23 May 2014
Aritra BhattacharyaSudhir Dhawale, a Dalit activist who had been arrested and put behind bars by the state in January 2011 on charges of being a Maoist, was released from jail on Friday afternoon after being acquitted of all charges by a court in eastern Maharashtra’s Gondia district on Thursday.
Along with Dhawale, the court also acquitted eight others. While four of them had been granted bail earlier, five, including Dhawale, walked free on Friday. All of them had been charged with Section 120-B (criminal conspiracy); Section 20 and Section 39 of the Unlawful Activities (Prevention) Act (UAPA), pertaining to membership of a banned organisation and abetment to terrorist acts.
The court, while acquitting the nine accused—Sudhir Dhawale, Bhimrao Bhoite, Sunanda Bhoite, Chintamani Walde, Sanjat Banjara, Dongaram Koreti, Shailesh Wakde, Bhaskar Kore and Srinivas Jonde—censured the state and the prosecution severely. Harshad Lingayat, who represented Dhawale in court, said the District Judge R G Asmar gave a 45-minute speech before reading out the judgement, during which he criticised the police machinery for not undertaking proper investigations and flouting mandatory provisions under law.
The court, among other things, inferred that evidence in the case had been tampered with. Hard drives and pen drives from computers and laptops seized from the accused were examined by forensic experts, who noted that the devices had been ‘opened’ after seizure. Also, the storage devices were sent for forensic examination after being removed from the machines, while the Evidence Act requires them to be presented ‘in toto’.
“The court inferred from this that the evidence had been tampered with after seizure,” said Lingayat.
The judge also mentioned that he had himself scanned the internet for some of the literature recovered from the accused, which was presented in court as evidence of their links with the Maoists. The judge mentioned that the material was available on hundreds of links online, and some of the material was also part of academic syllabi. Lingayat said as far as Dhawale’s own writings are concerned—this included writings on Charu Mazumdar, founder of the Naxalite movement, as well as translations of books by Suniti Kumar Ghosh (who died recently) and Arundhati Roy—the judge said the accused was simply exercising his Constitutional right to freedom of speech.
The court also came down heavily on the prosecution for failing to produce credible witnesses. In all, 39 witnesses were examined in the case, but many among these 39 were ‘interested witnesses’, belonging to various arms of the state like the home guards. “Their interest lies in siding with the state, and the judge mentioned as much,” said Lingayat.
Senior defence lawyer Surendra Gadling, who had defended Arun Ferreira, Vernon Gonsalves, and Sridhar—all of whom had been arrested on charges of being Maoists and then acquitted after spending many years in jail—said the this case was among the “bogus cases” foisted upon those opposing the State. Apart from Dhawale, the other eight accused were also active in grassroots struggles in various parts of the state, he said.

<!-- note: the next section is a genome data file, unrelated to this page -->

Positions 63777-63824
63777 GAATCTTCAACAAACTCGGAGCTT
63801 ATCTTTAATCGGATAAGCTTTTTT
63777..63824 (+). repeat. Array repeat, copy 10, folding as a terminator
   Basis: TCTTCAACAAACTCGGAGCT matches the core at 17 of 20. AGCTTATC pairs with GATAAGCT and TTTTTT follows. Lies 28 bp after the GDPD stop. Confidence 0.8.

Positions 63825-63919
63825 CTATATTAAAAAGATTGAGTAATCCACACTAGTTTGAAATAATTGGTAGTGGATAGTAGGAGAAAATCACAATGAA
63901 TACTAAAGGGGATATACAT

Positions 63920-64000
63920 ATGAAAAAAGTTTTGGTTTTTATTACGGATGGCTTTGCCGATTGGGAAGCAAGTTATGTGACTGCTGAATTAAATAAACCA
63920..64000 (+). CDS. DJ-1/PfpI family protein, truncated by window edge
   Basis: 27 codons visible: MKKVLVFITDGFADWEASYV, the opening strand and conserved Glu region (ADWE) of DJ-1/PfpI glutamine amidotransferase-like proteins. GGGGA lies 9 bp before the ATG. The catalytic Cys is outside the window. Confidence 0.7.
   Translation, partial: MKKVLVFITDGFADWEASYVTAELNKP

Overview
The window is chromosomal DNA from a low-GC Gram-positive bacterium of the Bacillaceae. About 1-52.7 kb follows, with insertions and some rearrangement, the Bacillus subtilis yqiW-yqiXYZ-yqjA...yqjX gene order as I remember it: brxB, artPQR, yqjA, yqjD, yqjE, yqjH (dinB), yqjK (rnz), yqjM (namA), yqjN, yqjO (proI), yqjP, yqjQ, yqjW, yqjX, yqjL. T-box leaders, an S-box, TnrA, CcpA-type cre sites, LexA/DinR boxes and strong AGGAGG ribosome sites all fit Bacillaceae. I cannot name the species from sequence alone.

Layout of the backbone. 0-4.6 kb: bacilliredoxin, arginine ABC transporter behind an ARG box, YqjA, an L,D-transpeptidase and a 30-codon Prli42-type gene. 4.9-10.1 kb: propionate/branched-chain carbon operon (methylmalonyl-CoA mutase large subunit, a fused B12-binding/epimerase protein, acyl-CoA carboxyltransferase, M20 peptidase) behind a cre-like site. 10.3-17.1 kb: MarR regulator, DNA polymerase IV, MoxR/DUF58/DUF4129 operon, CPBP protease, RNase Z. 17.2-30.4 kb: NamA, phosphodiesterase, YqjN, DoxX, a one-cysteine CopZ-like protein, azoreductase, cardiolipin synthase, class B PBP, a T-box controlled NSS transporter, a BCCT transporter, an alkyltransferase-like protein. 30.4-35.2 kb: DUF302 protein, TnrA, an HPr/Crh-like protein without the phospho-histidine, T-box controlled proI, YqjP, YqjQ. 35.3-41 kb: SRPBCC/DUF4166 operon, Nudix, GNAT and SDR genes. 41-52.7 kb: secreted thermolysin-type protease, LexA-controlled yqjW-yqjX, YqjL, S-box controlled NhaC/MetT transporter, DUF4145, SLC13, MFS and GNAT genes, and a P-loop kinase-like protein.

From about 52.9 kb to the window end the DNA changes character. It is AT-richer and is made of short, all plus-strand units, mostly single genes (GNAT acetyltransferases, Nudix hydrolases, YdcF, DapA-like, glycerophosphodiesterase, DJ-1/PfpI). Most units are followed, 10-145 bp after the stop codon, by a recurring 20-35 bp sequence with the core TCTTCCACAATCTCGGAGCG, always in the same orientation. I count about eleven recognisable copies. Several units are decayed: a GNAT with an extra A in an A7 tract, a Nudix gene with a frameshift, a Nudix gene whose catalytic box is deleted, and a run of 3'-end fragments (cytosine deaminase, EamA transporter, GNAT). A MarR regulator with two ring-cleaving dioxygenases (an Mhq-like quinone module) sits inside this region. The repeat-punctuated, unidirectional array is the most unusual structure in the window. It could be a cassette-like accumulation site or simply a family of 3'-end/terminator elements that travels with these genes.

In fact, said Lingayat, Justice A G Ramsar noted dissatisfaction against the government was justified on many grounds, and the government continues to ‘use’ some of these dissatisfied persons to reach out to the extremists.
Dhawale’s incarceration has often been compared to that of Dr. Binayak Sen, and it is only fair that the former has been acquitted of all charges, like the latter. On many occasions since his release from jail, Dr Sen has sought to highlight cases where the state puts activists behind bars on fabricated charges.
Dhawale, among other things, founded the Republican Panther (RP) Jati Antachi Chalwal (movement for the annihilation of caste) in 2007 and was the editor of the bi-monthly Marathi magazine Vidrohi prior to his arrest in 2011. Through Republican Panther, which works within a broad-based emancipatory political framework taking the nexus of caste and class as one of its primary issues, he had been trying to bring together grassroots activists and leaders following the massacre of the Bhotmange family in Khairlanji.
The state’s interest in keeping Dhawale behind bars can be understood when one considers what his companion in Republican Panther Sharad Gaikwad has to say. Gaikwad, while speaking to this correspondent earlier, had said, “Sudhir wanted to form an organisation that would take up cases of caste atrocities and look at their connections with the class structure and the corporatised state.” This line is vastly different from the identity politics that has become the reserve of Dalit parties in Maharashtra. It is no coincidence, therefore, that Dhawale was arrested soon after Republican Panther concluded a state-wide campaign to expand its reach.
Although Republican Panther lost some steam after Dhawale’s arrest, the group of late has been involved in a campaign against the murder of a Dalit boy in Ahmednagar district, allegedly by Marathas. Republican Panther played a crucial role in forming a fact-finding team to inquire into the incident, of which this correspondent was a part, and which found that the police machinery tried to pass it off as a case of accidental death initially, and that the boy’s family fears for its life despite promises galore from political leaders.
Maharashtra faces assembly polls in a 4-5 months from now and it will be interesting to see what direction this campaign takes following the release of Dhawale.